(Courtesy of Over The Cap.com)
As we can see, Harris Jr. has a base salary of 900K to go along with 2 million in prorated signing bonus and 100k in workout bonuses. That puts his overall cap number at 3 million in 2015. Why is that important? The Broncos have a slew of free agents that will hit the market. With more flexibility added to their coffers, the Broncos will be able to keep their young core of players intact.
Examining the rest of the contract, I see 10 million fully guaranteed and relatively low dead money numbers in both 2018 and 2019 that could render this a three-year deal if the Broncos decided to go another direction. Overall, the numbers remain well under market value and could prove to be a bargain if Harris continues his All-Pro level of play.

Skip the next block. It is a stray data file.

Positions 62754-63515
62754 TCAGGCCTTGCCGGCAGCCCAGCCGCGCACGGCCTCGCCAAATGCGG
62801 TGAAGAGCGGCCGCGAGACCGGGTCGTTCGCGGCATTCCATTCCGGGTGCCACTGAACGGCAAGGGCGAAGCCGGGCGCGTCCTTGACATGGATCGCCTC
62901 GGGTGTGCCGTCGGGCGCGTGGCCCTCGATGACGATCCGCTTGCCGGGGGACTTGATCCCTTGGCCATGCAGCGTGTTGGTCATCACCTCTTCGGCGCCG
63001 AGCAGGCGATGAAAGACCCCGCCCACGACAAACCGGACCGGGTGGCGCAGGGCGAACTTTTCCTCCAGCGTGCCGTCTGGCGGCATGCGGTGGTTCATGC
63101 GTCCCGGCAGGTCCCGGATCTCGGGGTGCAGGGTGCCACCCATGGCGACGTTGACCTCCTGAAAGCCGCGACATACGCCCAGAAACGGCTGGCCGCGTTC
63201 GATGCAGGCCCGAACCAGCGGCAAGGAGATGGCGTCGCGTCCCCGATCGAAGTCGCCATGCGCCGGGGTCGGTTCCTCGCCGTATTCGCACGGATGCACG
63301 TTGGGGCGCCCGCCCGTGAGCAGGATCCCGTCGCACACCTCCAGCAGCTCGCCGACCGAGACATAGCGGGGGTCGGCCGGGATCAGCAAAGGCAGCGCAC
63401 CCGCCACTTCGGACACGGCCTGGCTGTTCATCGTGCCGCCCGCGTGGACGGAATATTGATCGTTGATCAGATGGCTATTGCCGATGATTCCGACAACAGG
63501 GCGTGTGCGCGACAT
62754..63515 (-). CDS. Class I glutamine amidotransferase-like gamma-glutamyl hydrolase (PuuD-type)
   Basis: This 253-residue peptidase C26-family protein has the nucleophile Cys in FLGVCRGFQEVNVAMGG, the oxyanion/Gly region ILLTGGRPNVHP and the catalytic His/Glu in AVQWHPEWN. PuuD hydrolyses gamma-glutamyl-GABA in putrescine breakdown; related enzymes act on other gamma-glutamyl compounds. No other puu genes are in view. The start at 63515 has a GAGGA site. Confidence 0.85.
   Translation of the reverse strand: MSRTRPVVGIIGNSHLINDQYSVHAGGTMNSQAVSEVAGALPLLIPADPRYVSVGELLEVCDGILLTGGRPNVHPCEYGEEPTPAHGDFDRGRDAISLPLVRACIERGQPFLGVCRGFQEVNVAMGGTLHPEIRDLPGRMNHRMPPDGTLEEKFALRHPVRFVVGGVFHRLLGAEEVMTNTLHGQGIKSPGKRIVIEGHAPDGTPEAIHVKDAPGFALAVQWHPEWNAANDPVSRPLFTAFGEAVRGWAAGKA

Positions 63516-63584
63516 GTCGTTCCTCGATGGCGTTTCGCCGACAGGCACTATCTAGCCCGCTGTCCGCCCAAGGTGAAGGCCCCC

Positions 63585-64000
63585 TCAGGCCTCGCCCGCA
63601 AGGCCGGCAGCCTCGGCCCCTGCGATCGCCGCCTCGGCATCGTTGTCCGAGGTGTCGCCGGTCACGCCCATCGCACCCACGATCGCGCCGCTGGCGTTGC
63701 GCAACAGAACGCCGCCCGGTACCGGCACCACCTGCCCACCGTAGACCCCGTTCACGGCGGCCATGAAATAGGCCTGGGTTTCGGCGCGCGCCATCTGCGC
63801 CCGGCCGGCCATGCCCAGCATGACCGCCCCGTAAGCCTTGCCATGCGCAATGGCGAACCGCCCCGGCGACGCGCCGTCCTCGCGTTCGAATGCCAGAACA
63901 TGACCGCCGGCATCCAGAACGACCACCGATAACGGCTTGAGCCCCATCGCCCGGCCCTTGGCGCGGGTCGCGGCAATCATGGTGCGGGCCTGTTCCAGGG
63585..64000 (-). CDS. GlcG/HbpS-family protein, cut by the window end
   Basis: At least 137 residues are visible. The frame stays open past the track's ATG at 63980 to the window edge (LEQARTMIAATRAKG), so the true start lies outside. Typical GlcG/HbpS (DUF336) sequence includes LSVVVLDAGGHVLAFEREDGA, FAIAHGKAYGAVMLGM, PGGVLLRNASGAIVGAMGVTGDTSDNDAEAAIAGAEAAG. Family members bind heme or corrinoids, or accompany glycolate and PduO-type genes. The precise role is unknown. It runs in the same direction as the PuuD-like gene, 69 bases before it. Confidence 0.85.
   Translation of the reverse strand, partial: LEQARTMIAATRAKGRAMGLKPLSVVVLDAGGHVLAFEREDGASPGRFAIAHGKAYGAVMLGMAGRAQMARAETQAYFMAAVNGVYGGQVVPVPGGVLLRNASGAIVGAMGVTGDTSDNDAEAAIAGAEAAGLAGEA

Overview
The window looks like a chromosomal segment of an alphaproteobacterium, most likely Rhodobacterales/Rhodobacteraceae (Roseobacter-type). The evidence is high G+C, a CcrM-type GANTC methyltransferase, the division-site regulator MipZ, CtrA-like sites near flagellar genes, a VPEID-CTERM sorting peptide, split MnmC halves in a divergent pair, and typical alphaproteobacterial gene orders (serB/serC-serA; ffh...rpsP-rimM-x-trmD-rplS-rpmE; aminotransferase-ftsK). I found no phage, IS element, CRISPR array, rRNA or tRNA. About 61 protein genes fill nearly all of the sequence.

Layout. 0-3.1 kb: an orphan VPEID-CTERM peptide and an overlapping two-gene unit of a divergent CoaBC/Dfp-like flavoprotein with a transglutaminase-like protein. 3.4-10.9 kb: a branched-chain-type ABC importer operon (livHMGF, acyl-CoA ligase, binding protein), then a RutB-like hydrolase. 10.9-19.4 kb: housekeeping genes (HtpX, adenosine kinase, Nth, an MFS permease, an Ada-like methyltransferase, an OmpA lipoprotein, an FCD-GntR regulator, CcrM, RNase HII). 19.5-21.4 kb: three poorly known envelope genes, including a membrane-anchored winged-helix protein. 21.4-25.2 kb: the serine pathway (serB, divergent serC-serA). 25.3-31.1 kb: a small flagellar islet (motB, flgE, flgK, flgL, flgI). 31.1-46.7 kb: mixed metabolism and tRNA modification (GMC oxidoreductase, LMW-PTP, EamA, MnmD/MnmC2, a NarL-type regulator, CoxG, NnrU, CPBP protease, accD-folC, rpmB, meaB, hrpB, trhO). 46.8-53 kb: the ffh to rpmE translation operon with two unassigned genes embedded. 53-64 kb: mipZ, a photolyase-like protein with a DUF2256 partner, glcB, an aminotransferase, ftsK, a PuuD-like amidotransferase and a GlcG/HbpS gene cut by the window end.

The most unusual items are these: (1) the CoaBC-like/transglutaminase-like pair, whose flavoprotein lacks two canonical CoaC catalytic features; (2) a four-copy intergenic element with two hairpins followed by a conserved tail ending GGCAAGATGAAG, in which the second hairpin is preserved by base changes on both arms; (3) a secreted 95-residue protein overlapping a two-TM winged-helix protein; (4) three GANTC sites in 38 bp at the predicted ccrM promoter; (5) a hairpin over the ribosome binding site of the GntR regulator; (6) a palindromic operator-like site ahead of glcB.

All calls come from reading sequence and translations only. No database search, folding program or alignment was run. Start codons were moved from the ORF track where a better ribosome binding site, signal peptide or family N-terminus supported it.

How much money does this free up in 2015?
If you went strictly by the reported annual value of the contract when it was first revealed (approximately 8.5 million) this will give the Broncos an additional 5.5 million to work with next season.
With 2 million of Chris Harris Jr.'s contract being prorated in 2014, the Broncos will have approximately 7.67 million to rollover into next season.
In 2015, the Broncos will have approximately 111.89 million already allocated to it's roster (this already includes the Chris Harris Jr. figure). With the cap expected to rise to a figure of about 140 million in 2015, the Broncos are looking at having an overall cap ceiling of about 147.67 million. That would put the Broncos remaining cap space at approximately 35.5 million--ballpark figure.
Even if the Broncos decide to franchise tag Demaryius Thomas, they will still have a lot of flexibility to go out and sign the talent they need.
Give kudos to our cap guru for structuring these deals in a way that keeps the Broncos out of salary cap hell, thank John Elway for getting a good deal done, and praise Chris Harris Jr. for his loyalty and selflessness.